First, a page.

Philosophical Underpinnings 

Our focus is theory-driven research. In the Middle Range Theory of Self-Care of Chronic Illness developed by Riegel, Jaarsma, and Strömberg, self-care is defined as a process of maintaining health through health promoting practices and managing illness. Self-care is performed in both healthy and ill states. Everyone engages in some level of self-care daily with tooth brushing, food choices, and so forth. When an ill individual is stable, he or she is often able to maintain health without moving into illness management. But, once illness management becomes a priority, behaviors addressing health maintenance remain. Thus, self-care in healthy and ill states can be, but is not always, a simultaneous process.

Self-care might be more salient to those with a chronic illness. In such situations, self-care often requires a set of behaviors to control the disease, decrease the burden of symptoms, and improve survival. Sometimes self-care involves health promotion behaviors such as a healthy diet, exercise, and social support. In other situations, self-care involves monitoring of signs and symptoms and initiating treatments when changes are recognized.

We define self-care as involving self-care maintenance (e.g. taking medication as prescribed), self-care monitoring (e.g. routinely monitoring symptoms), and self-care management (e.g. adjusting diet or medication based on detection and interpretation of symptoms). We recently updated the theory by integrating symptoms. With this addition, we clarified the important contribution of symptoms to each of these three processes.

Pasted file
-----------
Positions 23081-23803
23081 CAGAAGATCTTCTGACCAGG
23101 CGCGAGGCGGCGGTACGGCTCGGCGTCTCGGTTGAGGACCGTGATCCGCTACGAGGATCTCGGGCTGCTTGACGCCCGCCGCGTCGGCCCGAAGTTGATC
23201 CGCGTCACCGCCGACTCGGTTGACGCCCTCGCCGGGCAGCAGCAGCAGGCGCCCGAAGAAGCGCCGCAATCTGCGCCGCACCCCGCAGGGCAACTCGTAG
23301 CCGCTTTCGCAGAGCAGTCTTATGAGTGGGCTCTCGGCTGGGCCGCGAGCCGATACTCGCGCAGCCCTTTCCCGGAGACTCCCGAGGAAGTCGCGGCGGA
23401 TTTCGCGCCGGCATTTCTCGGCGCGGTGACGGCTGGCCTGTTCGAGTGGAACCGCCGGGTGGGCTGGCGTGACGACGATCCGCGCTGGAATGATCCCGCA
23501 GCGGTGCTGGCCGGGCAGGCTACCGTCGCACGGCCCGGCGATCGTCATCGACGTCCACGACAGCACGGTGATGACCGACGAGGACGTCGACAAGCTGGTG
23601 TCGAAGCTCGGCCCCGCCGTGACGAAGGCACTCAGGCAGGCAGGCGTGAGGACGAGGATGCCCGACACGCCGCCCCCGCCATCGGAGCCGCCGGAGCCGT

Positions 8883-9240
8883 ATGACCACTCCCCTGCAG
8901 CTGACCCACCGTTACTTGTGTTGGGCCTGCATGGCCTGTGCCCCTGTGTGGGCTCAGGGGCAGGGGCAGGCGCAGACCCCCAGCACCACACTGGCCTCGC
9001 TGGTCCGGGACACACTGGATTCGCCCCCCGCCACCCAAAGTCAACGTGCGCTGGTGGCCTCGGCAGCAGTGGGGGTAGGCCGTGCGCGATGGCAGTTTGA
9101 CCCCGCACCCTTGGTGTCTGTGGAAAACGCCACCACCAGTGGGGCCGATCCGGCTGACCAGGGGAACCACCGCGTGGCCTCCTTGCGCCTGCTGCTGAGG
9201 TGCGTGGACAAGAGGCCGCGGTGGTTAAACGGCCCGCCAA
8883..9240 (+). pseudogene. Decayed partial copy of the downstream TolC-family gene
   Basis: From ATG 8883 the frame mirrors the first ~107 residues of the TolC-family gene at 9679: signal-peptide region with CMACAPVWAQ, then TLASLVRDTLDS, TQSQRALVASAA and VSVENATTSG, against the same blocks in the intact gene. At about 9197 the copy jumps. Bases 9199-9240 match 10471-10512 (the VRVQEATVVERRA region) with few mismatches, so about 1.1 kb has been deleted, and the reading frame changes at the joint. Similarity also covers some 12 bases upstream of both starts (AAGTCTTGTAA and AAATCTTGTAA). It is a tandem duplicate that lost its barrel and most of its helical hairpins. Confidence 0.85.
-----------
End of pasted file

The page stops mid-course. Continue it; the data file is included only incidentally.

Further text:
The decisions made by people regarding self-care are influenced by a broad array of factors. Effective self-care requires knowledge, skills, confidence and motivation to engage in self-care in spite of everyday barriers. Common barriers to self-care include depression, lack of confidence, trouble thinking, poor sleep, and other illnesses. Informal supporters or caregivers, typically family members, exert a powerful influence on self-care. Lack of support is an important barrier to self-care.

Self-care is relevant for all chronic conditions and throughout the entire trajectory from prevention to palliative care.  We have learned that those who report more effective self-care have better quality of life, are admitted less frequently to a hospital, and live longer than those who report poor self-care. In spite of these studies, further research is needed to fully understand the mechanisms by which self-care exerts benefit. And, research in varied illness populations, especially those with multiple chronic conditions, is essential.